Infants with birth weights ≤ 1000 g (n=1067) had blood samples collected at birth and on days 3±1, 7±1, 14±3, and 21±3 to examine the association between cytokines and neurodevelopmental outcomes. The analyses were focused on five cytokines (IL-1β, IL-8, TNF-α, RANTES, and IL-2) reported to be most predictive of CP in term and late preterm infants.
Results
IL-8 was higher on days 0–4 and subsequently in infants who developed CP compared with infants who did not develop CP in both unadjusted and adjusted analyses. Other cytokines (IL-12, IL-17, TNF-β, SIL-rα, MIP-1β) were found to be altered on days 0–4 in infants who developed CP.
Conclusions
CP in former preterm infants may, in part, have a late perinatal and/or early neonatal inflammatory origin.
doi:10.1016/j.jpeds.2011.05.042
PMCID: PMC3215787  PMID: 21798559
4.  Is phototherapy exposure associated with better or worse outcomes in 501–1000 gram birth weight infants? 
Aim
To compare risk-adjusted outcomes at 18–22 months corrected age for extremely low birth weight (ELBW) infants who never received phototherapy (NoPTx) to those who received any phototherapy (PTx) in the NICHD Neonatal Research Network randomized trial of Aggressive vs. Conservative Phototherapy.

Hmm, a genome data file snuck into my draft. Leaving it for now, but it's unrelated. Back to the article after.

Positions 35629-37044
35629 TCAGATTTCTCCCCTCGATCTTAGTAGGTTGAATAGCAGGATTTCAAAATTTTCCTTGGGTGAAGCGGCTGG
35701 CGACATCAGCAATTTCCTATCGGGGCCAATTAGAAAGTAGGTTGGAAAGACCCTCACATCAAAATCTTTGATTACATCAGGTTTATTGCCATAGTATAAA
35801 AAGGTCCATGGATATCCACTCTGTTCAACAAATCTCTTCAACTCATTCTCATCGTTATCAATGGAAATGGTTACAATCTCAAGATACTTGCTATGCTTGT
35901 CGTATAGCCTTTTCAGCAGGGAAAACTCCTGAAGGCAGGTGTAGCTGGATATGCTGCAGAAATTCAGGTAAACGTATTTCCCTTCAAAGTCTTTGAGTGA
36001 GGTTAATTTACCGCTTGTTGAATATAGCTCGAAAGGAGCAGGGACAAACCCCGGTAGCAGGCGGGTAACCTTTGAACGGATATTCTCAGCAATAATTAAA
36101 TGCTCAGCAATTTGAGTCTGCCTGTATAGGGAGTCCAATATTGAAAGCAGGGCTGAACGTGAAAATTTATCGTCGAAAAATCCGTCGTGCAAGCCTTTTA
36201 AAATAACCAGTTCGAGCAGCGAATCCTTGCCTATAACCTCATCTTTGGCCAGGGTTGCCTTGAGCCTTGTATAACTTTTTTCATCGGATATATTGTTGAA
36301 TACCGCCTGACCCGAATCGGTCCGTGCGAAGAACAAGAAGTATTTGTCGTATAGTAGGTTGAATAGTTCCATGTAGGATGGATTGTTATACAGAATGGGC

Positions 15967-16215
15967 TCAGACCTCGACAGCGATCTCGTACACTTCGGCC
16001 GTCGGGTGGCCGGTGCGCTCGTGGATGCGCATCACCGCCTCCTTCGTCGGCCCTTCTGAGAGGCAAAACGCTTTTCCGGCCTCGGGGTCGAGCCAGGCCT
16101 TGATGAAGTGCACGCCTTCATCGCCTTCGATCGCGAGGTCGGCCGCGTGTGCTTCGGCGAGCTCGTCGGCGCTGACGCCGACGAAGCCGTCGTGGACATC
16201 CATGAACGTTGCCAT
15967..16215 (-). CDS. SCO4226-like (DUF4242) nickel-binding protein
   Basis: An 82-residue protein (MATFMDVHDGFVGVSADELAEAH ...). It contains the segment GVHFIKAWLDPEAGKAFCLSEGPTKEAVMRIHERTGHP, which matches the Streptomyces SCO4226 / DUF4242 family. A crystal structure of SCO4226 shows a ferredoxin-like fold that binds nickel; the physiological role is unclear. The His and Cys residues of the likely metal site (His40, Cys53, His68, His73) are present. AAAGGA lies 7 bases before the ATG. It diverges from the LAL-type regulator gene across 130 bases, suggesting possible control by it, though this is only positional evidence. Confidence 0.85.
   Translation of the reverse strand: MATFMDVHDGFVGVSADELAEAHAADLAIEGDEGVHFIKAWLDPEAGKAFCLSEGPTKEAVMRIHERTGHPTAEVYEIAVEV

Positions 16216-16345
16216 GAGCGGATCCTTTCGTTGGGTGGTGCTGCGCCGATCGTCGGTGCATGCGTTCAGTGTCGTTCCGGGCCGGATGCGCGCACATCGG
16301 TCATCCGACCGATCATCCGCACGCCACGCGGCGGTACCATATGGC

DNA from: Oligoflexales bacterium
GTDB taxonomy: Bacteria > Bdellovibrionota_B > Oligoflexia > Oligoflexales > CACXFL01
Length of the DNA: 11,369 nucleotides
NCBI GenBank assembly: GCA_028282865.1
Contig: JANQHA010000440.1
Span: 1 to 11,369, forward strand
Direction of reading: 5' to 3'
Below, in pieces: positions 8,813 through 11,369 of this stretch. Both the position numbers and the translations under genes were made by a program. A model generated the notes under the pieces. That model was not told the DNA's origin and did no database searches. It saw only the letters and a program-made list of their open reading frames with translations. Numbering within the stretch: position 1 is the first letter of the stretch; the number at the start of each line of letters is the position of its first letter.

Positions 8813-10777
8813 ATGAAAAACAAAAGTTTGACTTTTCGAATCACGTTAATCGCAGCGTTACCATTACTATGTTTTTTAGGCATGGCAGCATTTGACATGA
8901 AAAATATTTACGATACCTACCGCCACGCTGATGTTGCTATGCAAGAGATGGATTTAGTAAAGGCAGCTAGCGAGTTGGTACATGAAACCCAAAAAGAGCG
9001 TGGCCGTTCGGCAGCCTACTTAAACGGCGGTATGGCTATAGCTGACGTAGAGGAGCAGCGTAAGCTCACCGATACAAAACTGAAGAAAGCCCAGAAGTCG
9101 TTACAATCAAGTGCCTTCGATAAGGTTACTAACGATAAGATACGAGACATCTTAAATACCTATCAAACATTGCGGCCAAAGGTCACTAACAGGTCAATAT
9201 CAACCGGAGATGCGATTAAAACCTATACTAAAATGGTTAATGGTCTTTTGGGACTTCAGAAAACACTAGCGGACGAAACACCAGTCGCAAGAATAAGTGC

Methods
Outcomes at 18–22 months corrected age included death, neurodevelopmental impairment (NDI), and Bayley Scales Mental Developmental Index (MDI). Regression models evaluated the independent association of PTx with adverse outcomes controlling for center and other potentially confounding variables.
Results
Of 1972 infants, 216 were NoPTx and 1756 were PTx. For the entire 501–1000 g BW cohort, PTx was not independently associated with death or NDI (OR 0.85, 95% CI 0.60 –1.20), death, or adverse neurodevelopmental endpoints. However, among infants 501–750 g BW, the rate of significant developmental impairment with MDI<50 was significantly higher for NoPTx (29%) than PTx (12%) (p=0.004).
Conclusions